Why new formats can give our sports – and all of us – a lift: UIPM Secretary General’s Message
In times of darkness we look for light. In the context of UIPM Sports, we don’t have to look far into the future to be reminded about the exciting times ahead.
True, our whole global community has been starved of opportunities to compete – and, in many cases, to train – in the stadiums and parks, the pools and pistes and the roads and beaches where our events normally take place.
When we finally do emerge from the shutdown created by this pandemic, various plans put on the table in recent times will be closer to fruition. In fact, we are only a week away from the first UIPM-sanctioned event since UIPM 2020 Pentathlon World Cup Cairo back in February.
From September 11-13 in Budapest (HUN), the New Tetrathlon format designed for the Youth Olympic Summer Games Dakar 2026 will be tested for the fifth and final time.
And the very next day (September 14-16), the New Pentathlon format designed for the Olympic Summer Games Paris 2024 will be tested for the first time.
Not long after that (September 25-26), the second test of the Paris 2024 format will take place in Cairo (EGY).
So why are we proposing these formats for future Olympic Games?
In the case of New Tetrathlon, you will see an elimination format that is more dynamic and exciting than its predecessor.
Each heat will last about 50 minutes and the action will take place in a more compact venue that will make it easier for audiences at the venue and watching on TV and digital platforms to follow the sport.
It’s a big setback that Dakar 2022 – Africa’s first Olympic Games – has been put back by four years, but not only does this give us more time to get the format exactly right before we showcase it on that stage, it actually means we can embed New Tetrathlon the by using the new format for many youth competitions in the years to come.
I’m convinced it will help young athletes to fall in love with our sport even more deeply.
As for New Pentathlon, a smaller and more compact venue will make our Olympic competition more intimate and more sustainable. A continuous and better-connected sport with shorter breaks – following advice from the Olympic Broadcasting Service and Paris 2024 – will improve the spectacle, as will the elimination format.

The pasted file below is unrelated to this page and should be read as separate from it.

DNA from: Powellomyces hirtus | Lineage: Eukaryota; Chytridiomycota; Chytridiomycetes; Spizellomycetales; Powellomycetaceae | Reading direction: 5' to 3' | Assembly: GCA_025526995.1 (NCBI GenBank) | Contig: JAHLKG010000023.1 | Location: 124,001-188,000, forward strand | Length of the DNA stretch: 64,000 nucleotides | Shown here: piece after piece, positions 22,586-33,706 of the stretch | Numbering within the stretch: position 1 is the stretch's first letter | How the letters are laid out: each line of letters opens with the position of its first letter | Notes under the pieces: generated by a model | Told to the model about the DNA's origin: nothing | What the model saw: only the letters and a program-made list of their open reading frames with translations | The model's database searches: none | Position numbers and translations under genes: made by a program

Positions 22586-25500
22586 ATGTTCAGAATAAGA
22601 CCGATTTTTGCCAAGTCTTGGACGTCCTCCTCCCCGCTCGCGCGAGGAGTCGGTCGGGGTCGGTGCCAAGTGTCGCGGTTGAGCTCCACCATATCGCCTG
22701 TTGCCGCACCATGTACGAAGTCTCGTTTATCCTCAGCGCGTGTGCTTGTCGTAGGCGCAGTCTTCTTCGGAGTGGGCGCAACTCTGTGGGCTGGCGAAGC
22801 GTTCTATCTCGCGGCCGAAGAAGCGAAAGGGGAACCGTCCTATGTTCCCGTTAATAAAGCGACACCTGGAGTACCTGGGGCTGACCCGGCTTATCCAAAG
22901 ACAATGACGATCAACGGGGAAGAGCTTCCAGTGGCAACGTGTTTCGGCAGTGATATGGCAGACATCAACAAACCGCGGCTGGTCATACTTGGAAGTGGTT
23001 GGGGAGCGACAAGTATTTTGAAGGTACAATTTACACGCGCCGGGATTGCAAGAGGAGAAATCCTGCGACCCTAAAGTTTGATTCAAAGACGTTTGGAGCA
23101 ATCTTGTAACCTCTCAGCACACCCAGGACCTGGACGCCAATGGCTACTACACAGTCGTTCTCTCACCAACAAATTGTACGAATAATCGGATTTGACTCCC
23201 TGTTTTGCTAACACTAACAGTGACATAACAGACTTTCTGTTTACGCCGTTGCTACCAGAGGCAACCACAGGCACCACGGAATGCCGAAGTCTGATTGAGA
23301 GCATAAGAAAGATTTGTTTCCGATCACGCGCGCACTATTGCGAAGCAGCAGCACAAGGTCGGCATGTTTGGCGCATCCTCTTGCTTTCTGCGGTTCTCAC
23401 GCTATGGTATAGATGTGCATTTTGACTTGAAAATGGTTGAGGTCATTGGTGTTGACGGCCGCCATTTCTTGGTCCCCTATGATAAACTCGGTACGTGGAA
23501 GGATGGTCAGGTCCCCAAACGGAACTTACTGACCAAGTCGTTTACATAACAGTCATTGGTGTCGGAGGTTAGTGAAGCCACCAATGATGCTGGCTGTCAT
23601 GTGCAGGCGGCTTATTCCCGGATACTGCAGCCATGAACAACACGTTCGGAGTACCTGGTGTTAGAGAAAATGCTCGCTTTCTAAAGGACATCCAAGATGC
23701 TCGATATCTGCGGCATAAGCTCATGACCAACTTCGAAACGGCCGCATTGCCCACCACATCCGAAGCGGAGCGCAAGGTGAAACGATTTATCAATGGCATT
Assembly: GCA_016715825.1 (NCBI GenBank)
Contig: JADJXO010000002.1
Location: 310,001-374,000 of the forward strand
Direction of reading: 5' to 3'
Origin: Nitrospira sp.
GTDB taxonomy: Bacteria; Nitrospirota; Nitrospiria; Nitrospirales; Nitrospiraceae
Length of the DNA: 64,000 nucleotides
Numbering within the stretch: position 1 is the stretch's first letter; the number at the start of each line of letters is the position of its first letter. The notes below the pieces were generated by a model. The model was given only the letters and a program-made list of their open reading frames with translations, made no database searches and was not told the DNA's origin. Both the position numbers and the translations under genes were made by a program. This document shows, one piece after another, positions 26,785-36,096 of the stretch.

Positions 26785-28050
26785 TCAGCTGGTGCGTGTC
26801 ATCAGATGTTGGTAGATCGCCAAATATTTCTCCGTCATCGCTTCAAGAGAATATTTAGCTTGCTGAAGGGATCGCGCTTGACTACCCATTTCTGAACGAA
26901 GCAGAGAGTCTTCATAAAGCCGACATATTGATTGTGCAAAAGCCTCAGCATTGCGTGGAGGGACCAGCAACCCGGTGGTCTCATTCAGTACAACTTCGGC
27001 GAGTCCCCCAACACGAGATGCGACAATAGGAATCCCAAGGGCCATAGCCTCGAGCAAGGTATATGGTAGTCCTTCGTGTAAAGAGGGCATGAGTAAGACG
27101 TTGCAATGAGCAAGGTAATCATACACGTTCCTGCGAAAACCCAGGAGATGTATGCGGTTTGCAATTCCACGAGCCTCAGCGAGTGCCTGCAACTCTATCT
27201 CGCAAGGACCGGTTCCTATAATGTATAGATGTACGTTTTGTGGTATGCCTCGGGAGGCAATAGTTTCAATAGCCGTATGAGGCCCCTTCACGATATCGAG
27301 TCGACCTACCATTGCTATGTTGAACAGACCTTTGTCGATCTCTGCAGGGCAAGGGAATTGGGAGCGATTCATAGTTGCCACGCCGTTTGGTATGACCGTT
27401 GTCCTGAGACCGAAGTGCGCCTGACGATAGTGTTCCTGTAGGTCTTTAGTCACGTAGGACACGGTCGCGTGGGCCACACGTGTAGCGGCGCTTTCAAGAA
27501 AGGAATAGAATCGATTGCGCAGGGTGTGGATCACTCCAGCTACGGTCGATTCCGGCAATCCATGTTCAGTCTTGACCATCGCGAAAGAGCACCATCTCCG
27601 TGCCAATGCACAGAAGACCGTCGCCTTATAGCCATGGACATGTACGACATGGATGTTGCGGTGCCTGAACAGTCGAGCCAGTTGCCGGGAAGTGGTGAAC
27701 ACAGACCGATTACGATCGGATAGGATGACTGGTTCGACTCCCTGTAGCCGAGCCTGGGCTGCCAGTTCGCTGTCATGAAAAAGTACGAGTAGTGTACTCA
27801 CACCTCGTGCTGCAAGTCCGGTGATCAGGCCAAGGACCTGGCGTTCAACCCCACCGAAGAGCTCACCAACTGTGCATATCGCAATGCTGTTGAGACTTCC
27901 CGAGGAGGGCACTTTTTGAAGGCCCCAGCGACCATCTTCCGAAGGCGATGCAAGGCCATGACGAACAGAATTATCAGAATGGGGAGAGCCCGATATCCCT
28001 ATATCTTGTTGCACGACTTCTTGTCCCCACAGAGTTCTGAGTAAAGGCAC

You will also see a reduced venue infrastructure, less equipment and facilities and human resources, and a more logical sequence in the competition that will make it easier for audiences to understand.
The reduced costs compared with Tokyo 2020 will improve the sustainability of our flagship competition product, without removing its essence, and make it more compatible with the IOC’s New Norm and Agenda 2020 programmes.
I think Baron Pierre de Coubertin would approve, don’t you?
So what has been done so far?
- The UIPM Athletes, Coaches and Technical Committee met jointly and came up with recommendations in January 2019.
- A preliminary working group conducted four NT / YOG format tests in 2019 and official working groups were established for both formats in September 2019.
- The YOG format concept was approved by the UIPM Executive Board and submitted to IOC in October 2019.
- Working groups meetings took place between October and January and the NP / OG format concept was approved by the UIPM EB in its meeting at IOC Headquarters at the end of January 2020. Of course, after that all testing was postponed until September 2020 due to the pandemic.
There is one other aspect of future Olympic Games which I hope will generate hopeful thoughts about the future, even though we are still in a difficult position today.
We are going to push hard for the Pentathlon Mixed Relay to be included in the Olympic sporting programme for Paris 2024.
And why do we think our application will be hard to resist?
- The Mixed Relay will run on the same format as the individual competition, which means the same number of athletes involved in the Olympic Games.
- It will be more attractive to spectators and broadcasting.
- More nations will have a chance of being on the podium.
- The Mixed Relay already has 10 years’ history in UIPM and various multi-sport Games.
- It can attract a more diverse TV audience demographic.
- The Mixed Relay is one of the highest traffic generators for our digital media.
- One additional day of competition removes the need for any additional venue requirements.
For everyone involved in the upcoming tests in Hungary and Egypt, I thank you for contributing to the realisation of our dreams.
I wish we could all be there with you to see the formats taking shape, but I believe we will all be back together and sharing the joy of sport before very long.